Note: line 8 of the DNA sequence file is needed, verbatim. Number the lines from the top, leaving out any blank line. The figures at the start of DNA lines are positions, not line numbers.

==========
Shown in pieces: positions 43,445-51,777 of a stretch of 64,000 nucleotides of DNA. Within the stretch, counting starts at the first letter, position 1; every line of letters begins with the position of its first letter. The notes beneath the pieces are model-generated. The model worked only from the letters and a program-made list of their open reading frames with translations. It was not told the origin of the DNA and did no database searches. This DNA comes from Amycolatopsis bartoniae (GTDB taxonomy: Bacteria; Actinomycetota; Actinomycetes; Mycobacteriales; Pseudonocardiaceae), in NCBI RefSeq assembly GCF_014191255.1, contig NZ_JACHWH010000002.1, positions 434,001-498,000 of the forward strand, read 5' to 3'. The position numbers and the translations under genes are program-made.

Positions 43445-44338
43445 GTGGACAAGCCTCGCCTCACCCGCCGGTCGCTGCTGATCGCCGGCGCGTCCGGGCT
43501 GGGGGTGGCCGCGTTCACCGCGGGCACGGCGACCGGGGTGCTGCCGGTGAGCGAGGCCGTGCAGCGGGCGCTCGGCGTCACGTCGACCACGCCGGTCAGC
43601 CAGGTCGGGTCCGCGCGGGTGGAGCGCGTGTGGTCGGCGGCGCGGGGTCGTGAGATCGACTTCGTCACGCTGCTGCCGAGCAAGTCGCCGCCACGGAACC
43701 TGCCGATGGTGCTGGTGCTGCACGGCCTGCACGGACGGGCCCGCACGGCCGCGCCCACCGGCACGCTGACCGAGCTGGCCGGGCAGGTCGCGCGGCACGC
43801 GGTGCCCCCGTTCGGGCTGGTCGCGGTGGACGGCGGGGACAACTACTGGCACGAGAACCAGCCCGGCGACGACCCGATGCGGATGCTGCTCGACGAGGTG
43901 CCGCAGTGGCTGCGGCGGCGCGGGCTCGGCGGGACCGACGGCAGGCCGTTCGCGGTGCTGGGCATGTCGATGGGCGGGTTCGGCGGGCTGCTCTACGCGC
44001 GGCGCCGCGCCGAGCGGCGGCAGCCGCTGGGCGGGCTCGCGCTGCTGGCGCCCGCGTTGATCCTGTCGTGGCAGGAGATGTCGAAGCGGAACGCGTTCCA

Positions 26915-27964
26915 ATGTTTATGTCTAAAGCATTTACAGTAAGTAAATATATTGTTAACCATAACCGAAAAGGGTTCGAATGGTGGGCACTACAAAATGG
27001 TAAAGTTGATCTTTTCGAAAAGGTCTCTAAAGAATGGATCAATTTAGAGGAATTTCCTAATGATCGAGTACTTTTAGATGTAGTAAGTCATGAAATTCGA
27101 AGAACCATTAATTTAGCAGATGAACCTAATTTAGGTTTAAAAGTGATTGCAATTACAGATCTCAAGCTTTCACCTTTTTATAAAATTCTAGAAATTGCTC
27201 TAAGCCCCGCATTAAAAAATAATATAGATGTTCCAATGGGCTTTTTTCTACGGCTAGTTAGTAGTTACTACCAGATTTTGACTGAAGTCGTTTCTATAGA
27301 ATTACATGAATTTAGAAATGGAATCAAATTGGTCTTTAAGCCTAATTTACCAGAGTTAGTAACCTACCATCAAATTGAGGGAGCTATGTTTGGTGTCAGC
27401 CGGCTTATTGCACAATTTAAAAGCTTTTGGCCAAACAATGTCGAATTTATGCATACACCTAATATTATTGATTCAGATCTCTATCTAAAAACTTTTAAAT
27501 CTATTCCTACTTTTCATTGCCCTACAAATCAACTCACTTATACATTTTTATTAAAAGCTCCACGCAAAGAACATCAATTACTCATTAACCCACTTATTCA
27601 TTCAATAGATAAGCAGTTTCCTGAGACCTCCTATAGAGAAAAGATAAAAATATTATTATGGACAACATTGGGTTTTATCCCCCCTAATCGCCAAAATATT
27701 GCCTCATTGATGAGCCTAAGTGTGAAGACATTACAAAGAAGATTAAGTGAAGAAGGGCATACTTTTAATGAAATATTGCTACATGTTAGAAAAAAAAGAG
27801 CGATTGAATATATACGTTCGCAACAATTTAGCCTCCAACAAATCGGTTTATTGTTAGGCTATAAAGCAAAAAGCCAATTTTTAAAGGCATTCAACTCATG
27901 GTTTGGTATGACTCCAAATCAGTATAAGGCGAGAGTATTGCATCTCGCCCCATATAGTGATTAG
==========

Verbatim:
43901 CCGCAGTGGCTGCGGCGGCGCGGGCTCGGCGGGACCGACGGCAGGCCGTTCGCGGTGCTGGGCATGTCGATGGGCGGGTTCGGCGGGCTGCTCTACGCGC